Leave it to the volks at Crippled Dick Hot Wax, who are known to traffic in the works of such horrifyingly impressive artists as Oxbow, to revive the sultry and sanguine recordings of Dutch composer Jerry Van Rooyen. The 18 cuts on At 250 Miles Per Hour were originally written and recorded by Van Rooyen for director Pier A. Caminneci's slinky, supernatural horrotica film, Necronomicon/Succubus, and follow-up race car adventure, How Short Is the Time for Love. Compositions that Van Rooyen recorded for director Ramon Comas' sexy spy thriller, Death on a Rainy Day, and director Freddie Francis' comedic The Vampire Happening are also included on this CD. All of the cuts are instrumental in nature, though of some melodic lines are sung on a tune or two. Van Rooyen's music has a strong jazz orchestral edge to it that often gives way to funk and late '60s pop flavors. The CD's second track, "The Great Bank Robbery" theme, from How Short Is the Time for Love, is an upbeat tune that bristles with suspenseful horn lines, a syncopated organ solo, lively bass, and nice drum work. It begins with a shake-your-booty funk feel and then concludes with some swing. "Death Walks in Heels," the album's sixth cut and one that was recorded for the film Necronomicon/Succubus, is a straight-ahead bebop number while track 17, "Lullaby in Bed," is a lush bossa nova full of strings and a subtle triangle line. Van Rooyen paid particular attention to including lots of interesting percussion timbres and parts in his songs. The somewhat X-rated CD booklet features a number of stills from some of the above-mentioned films and provides insightful biographical information about both Van Rooyen and those film directors with whom he collaborated. Van Rooyen was, before graduating into the realm of composing music for arty, X-rated flicks, an accomplished jazz and classical trumpeter who played with the Netherlands Symphonic Orchestra and such notable Dutch musicians as Ernst Van t'Hoff, Boyd Bachman, Bengt Hallberg, Ake Persson, and Lars Gullin. This dual sensibility, of both composer and musician, comes through is his music. His compositions are beautifully layered and well structured, though the musicians are often given room to improvise and really shine. A great CD, At 250 Miles Per Hour is as exhilarating as it is comically horrifying and steamy.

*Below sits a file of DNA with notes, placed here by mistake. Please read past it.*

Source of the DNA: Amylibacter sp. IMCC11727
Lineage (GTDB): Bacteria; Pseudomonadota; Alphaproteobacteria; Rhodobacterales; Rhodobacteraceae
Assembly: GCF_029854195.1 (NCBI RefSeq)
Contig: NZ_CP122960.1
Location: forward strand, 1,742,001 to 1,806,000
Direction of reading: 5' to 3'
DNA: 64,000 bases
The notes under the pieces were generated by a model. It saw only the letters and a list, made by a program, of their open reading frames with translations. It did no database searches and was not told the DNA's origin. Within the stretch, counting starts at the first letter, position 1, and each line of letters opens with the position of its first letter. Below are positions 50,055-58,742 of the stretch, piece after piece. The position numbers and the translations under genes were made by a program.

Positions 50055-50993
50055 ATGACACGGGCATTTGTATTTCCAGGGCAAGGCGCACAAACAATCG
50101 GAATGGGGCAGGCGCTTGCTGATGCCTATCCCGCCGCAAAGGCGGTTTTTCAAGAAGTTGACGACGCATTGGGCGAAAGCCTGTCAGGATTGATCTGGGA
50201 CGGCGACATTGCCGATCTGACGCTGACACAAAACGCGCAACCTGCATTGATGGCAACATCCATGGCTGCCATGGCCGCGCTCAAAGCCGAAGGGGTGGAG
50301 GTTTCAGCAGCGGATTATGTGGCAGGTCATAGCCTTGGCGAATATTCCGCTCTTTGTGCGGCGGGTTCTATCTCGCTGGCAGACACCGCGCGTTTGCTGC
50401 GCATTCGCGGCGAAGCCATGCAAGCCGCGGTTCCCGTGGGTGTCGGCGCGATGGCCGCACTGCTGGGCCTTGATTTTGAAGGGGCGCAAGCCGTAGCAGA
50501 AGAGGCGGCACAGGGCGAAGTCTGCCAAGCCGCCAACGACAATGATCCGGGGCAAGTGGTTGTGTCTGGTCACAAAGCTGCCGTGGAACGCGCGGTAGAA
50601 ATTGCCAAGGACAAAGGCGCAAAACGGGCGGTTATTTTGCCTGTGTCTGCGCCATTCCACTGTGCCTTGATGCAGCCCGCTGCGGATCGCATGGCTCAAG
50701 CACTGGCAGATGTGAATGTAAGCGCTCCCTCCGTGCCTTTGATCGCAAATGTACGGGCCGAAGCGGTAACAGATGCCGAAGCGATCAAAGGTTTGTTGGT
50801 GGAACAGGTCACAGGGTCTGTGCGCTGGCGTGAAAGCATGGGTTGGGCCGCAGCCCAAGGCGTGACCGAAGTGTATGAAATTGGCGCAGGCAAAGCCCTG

Share this page
AllMusic Review by John Vallier